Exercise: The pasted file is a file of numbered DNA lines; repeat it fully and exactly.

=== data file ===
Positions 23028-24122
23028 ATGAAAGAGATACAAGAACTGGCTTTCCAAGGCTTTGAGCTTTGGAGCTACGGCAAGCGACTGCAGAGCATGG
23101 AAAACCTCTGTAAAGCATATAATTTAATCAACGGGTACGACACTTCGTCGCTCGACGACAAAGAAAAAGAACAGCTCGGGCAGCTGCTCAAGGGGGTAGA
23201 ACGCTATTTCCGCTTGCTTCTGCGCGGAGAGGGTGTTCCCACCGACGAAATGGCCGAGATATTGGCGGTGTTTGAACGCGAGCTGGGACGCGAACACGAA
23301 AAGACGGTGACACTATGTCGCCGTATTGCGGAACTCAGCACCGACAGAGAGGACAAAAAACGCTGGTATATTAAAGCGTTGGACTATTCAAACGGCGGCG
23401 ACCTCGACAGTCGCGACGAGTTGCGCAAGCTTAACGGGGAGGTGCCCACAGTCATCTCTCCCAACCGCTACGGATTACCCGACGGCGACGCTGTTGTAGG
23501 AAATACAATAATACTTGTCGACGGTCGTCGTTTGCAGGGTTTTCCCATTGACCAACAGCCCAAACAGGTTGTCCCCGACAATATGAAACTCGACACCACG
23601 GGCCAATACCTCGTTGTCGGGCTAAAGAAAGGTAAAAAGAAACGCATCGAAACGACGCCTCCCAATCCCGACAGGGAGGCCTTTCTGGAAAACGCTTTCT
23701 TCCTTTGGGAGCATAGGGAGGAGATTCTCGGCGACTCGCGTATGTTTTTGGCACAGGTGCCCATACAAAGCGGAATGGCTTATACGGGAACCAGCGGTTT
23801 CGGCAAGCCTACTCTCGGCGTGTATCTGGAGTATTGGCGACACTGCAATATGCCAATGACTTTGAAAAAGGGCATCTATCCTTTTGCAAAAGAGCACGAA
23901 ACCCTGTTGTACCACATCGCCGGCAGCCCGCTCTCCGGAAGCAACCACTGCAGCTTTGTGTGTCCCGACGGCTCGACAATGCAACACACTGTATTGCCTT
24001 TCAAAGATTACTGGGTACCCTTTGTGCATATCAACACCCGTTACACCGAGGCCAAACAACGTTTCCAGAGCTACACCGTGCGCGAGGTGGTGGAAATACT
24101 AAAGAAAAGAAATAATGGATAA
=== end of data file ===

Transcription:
Positions 23028-24122
23028 ATGAAAGAGATACAAGAACTGGCTTTCCAAGGCTTTGAGCTTTGGAGCTACGGCAAGCGACTGCAGAGCATGG
23101 AAAACCTCTGTAAAGCATATAATTTAATCAACGGGTACGACACTTCGTCGCTCGACGACAAAGAAAAAGAACAGCTCGGGCAGCTGCTCAAGGGGGTAGA
23201 ACGCTATTTCCGCTTGCTTCTGCGCGGAGAGGGTGTTCCCACCGACGAAATGGCCGAGATATTGGCGGTGTTTGAACGCGAGCTGGGACGCGAACACGAA
23301 AAGACGGTGACACTATGTCGCCGTATTGCGGAACTCAGCACCGACAGAGAGGACAAAAAACGCTGGTATATTAAAGCGTTGGACTATTCAAACGGCGGCG
23401 ACCTCGACAGTCGCGACGAGTTGCGCAAGCTTAACGGGGAGGTGCCCACAGTCATCTCTCCCAACCGCTACGGATTACCCGACGGCGACGCTGTTGTAGG
23501 AAATACAATAATACTTGTCGACGGTCGTCGTTTGCAGGGTTTTCCCATTGACCAACAGCCCAAACAGGTTGTCCCCGACAATATGAAACTCGACACCACG
23601 GGCCAATACCTCGTTGTCGGGCTAAAGAAAGGTAAAAAGAAACGCATCGAAACGACGCCTCCCAATCCCGACAGGGAGGCCTTTCTGGAAAACGCTTTCT
23701 TCCTTTGGGAGCATAGGGAGGAGATTCTCGGCGACTCGCGTATGTTTTTGGCACAGGTGCCCATACAAAGCGGAATGGCTTATACGGGAACCAGCGGTTT
23801 CGGCAAGCCTACTCTCGGCGTGTATCTGGAGTATTGGCGACACTGCAATATGCCAATGACTTTGAAAAAGGGCATCTATCCTTTTGCAAAAGAGCACGAA
23901 ACCCTGTTGTACCACATCGCCGGCAGCCCGCTCTCCGGAAGCAACCACTGCAGCTTTGTGTGTCCCGACGGCTCGACAATGCAACACACTGTATTGCCTT
24001 TCAAAGATTACTGGGTACCCTTTGTGCATATCAACACCCGTTACACCGAGGCCAAACAACGTTTCCAGAGCTACACCGTGCGCGAGGTGGTGGAAATACT
24101 AAAGAAAAGAAATAATGGATAA